Politics? In my divine right of kings? Say it isn't so!
Total War: Rome II is set in an age of limitless political intrigue, plots, counter-plots, assassinations, schisms, and civil war. It sets this against the backdrop of more pluralistic political structure than had been seen before, with many powers of the region (most prominently, Rome) taking on the structure of a republic, with (mostly) elected representatives holding the balance of power.
Travel backwards a thousand years to the bronze age and the idea of a 'republic' is nothing short of alien, for this was an age where the king (or emperor) was truly in charge, and in some places, he (or she) was nothing short of the will of the gods made manifest. Elections were nonexistent, as were formalised political parties or any public office that wasn't appointed by the ruler.
However, even in the most centralised of power structures, scheming and manipulation by those who want a bigger slice of the pie has never been far off - almost every monarchistic system has seen its fair share of limp rulers, coup d'etats, succession crises, and powers-behind-the-throne. Dynastic Egypt saw more than its fair share of these in its multi-millennia-long history, with a number of regent rulers having to take the place of powerless boy-kings.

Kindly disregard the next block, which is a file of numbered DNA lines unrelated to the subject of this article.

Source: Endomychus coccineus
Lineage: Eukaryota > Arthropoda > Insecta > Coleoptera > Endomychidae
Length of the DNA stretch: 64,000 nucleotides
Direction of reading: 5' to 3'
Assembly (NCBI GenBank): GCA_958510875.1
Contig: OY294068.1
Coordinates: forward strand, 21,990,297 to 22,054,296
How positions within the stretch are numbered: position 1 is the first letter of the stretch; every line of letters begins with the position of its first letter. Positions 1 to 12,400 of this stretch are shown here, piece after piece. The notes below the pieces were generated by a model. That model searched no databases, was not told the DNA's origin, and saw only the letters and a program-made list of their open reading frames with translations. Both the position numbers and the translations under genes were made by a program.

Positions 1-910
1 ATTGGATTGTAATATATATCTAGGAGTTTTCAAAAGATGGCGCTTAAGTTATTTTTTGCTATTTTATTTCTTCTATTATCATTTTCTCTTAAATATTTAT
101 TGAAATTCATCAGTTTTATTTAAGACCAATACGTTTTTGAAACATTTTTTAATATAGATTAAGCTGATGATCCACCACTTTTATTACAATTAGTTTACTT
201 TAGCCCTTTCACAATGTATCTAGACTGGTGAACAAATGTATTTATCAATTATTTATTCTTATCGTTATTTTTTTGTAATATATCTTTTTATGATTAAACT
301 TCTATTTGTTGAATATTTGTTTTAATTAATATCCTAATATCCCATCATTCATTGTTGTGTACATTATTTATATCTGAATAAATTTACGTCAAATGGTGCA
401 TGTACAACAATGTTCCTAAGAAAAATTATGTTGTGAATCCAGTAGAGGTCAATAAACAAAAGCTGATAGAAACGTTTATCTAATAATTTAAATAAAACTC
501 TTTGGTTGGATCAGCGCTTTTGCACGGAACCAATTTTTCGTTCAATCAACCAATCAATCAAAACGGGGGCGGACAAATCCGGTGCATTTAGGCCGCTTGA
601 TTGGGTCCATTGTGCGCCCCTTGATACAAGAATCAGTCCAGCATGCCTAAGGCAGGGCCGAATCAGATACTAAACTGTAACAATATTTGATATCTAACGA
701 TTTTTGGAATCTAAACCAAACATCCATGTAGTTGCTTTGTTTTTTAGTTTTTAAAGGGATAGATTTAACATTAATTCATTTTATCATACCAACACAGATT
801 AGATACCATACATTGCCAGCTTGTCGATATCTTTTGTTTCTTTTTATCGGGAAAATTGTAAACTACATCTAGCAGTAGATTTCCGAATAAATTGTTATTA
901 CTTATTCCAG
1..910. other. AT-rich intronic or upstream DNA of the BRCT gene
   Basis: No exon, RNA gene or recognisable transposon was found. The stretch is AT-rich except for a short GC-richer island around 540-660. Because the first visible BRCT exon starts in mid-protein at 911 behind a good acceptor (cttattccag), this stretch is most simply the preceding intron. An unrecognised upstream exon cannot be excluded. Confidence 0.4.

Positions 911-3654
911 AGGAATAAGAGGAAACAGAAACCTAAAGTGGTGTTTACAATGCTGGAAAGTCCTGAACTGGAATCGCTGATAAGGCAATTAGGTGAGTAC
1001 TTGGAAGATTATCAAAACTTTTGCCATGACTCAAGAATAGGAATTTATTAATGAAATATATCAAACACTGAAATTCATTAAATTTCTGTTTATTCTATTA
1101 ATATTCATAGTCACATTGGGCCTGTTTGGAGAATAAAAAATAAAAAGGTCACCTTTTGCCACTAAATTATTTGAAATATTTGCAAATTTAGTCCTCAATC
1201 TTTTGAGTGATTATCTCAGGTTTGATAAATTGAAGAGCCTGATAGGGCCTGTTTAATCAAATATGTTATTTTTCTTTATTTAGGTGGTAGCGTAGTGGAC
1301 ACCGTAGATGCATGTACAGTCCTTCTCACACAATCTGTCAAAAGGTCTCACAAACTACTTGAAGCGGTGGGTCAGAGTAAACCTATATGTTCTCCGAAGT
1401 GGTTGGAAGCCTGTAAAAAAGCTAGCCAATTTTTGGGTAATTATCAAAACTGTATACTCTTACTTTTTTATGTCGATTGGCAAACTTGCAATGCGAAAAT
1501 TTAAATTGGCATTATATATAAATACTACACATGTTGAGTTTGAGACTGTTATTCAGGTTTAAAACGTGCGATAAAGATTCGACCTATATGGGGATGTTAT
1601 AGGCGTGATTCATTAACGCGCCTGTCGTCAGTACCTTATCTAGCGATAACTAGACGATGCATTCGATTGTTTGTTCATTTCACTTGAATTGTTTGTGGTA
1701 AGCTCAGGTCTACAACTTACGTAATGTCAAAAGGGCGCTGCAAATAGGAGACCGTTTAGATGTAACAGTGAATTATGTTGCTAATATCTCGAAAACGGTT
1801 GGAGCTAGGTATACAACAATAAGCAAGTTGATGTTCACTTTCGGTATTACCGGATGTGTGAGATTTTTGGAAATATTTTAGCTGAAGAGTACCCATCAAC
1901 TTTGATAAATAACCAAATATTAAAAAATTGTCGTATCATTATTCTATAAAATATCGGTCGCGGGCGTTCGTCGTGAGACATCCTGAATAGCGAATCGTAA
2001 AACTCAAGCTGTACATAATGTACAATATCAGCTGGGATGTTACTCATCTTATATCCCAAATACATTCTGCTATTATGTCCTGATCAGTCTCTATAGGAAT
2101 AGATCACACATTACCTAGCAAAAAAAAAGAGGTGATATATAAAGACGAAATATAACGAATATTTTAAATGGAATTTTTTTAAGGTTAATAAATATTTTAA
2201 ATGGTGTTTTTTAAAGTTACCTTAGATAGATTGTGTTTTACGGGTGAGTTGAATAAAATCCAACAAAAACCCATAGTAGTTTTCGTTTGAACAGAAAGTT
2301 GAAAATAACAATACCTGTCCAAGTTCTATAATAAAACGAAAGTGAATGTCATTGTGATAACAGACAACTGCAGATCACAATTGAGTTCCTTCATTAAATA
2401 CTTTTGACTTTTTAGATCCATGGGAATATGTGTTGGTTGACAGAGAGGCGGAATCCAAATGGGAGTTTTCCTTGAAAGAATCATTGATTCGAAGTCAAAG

With Age of Bronze we aim to use Rome II's political system to bring the power structures of the Late Bronze Age to life, and we think that the different approaches to governance and the political order by the different cultures of our time will provide some really interesting gameplay opportunities (more on these in detail as development continues). In some areas this will take the form of simpler changes in presentation - for example, the party mechanic has been reworked to represent more loosely-defined interest groups, or indeed any entity that held some amount of political clout or sway in court (whether they were state-sanctioned or not). In others we want to try and produce more complex systems - the concept of government types will be removed entirely, instead we aim to use the government actions system (introduced in the Rise of the Republic DLC) in tandem with intrigues and incidents to better represent the ways your government can affect your faction and the world outside of military means. The details of this will, again, vary from culture to culture.
Sadly we can't end this dev diary with any screenshots, as this part of the game is difficult to show off and visualise, instead we present you with an image of a bas-relief from the British Museum's digital collection, depicting Ashurbanipal II of Assyria receiving dignitaries in the gardens of Nineveh.